A question that a podiatrist will often be asked when suggesting to patients that orthotic therapy will help alleviate their musculoskeletal (MSK) pain and discomfort, is “Will the orthotics make my feet weak?”
Patients may have the perception that orthoses act as a splint or cast, which could not be further from the truth. This typically will allow a podiatrist to explain how orthoses don’t weaken the muscles in your feet, and the research supports the fact that orthotics actually make your feet stronger!
There have been 3 published studies that have looked specifically at what happens to the muscles of the foot and leg after wearing orthoses. And all 3 of them have come to the same conclusion;
The arch of the foot is supported by numerous soft tissue structures including the extrinsic & intrinsic muscles, plantar aponeurosis and other plantar ligaments. The intrinsic foot muscles are most active from early mid-stance to before heel off, helping to counter the ground reaction force as the body passes over the foot. If these muscles are weak, then one could expect a decrease in arch height at this phase of gait as has been shown in a study in which the intrinsic foot muscle function has been tested before and after administering a tibial nerve block.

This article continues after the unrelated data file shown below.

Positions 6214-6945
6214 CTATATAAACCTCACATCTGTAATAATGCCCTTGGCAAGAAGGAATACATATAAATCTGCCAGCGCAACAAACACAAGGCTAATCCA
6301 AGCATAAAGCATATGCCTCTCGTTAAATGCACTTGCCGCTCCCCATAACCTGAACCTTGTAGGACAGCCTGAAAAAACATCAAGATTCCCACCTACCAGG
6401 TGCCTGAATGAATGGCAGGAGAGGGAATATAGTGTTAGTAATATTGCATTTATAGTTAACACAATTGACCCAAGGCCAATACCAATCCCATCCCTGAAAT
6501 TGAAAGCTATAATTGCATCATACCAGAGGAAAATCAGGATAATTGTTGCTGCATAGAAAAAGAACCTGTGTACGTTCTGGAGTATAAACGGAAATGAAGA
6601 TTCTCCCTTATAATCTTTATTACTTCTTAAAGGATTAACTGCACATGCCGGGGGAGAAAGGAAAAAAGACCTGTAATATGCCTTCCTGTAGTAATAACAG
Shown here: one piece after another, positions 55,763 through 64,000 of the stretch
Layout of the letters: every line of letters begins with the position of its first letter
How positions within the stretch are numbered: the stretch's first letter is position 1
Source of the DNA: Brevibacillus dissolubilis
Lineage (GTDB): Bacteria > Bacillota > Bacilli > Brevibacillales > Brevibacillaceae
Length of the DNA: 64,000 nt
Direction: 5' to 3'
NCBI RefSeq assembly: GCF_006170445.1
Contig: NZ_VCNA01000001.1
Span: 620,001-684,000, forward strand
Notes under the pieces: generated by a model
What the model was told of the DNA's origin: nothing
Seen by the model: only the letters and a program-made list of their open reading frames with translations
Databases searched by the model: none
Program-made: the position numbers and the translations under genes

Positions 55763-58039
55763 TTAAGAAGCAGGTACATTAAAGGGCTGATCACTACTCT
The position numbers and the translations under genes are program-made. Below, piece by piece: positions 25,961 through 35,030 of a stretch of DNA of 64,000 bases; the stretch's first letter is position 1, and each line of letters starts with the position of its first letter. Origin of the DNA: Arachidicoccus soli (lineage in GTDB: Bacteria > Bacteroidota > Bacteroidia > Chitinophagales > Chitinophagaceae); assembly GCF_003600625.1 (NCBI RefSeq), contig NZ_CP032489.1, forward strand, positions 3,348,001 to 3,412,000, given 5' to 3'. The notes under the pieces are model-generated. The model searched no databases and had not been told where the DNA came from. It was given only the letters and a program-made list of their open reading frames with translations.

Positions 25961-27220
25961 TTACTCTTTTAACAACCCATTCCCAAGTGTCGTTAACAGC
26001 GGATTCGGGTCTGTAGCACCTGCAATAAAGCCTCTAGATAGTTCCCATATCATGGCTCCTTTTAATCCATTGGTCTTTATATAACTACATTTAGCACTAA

Foot orthoses are prescribed for numerous musculoskeletal conditions, and for now at least, the research does not support the claim that they will cause muscle weakness of the structures responsible for maintain the integrity of the arch. One could hypothesize that the orthoses may decrease the muscle activity whilst improving their efficiency and this enables the muscles to get stronger.
Treating MSK conditions of the foot and leg will often involve the use of several treatment modalities. The use of foot orthoses in combination with appropriate strengthening or stretching exercises, manual therapies and footwear advice will help patients to resolve symptoms and increase activity levels of patients without compromising foot muscle strength.
1. Payne C & Zammit, G. Foot orthoses use does not affect muscle strength. Department of Podiatry, School of Human Biosciences, La Trobe University, Melbourne, Australia [Internet]. 2005. Available from: http://www.podiatry-arena.com/podiatry-forum/showthread.php?t=395
2. Mayer F, Hirschmüller A, Müller S, Schuberth M, & Baur, H. Effects of short‐term treatment strategies over 4 weeks in Achilles tendinopathy. British Journal of Sports Medicine, 2007; 41(7). Available from: http://www.ncbi.nlm.nih.gov/pmc/articles/PMC2465365/
3. Jung DY, Koh EK, Kwon OY. Effect of foot orthoses and short-foot exercise on the cross-sectional area of the abductor hallucis muscle in subjects with pes planus: a randomized controlled trial. J Back Musculoskelet Rehabil. 2011;24(4):225-31. Available from: Pubmed
4. Root ML, Orien WP, and Weed JH. Normal and Abnormal Function of the Foot. Los Angeles, CA; Clinical Biomechanics Corporation; 1977
5. Fiolkowski P, Brunt D, Bishop M, Woo R, Horodyski MP. Intrinsic pedal musculature support of the medial longitudinal arch: an electromyography study. J Foot Ankle Surg. 2003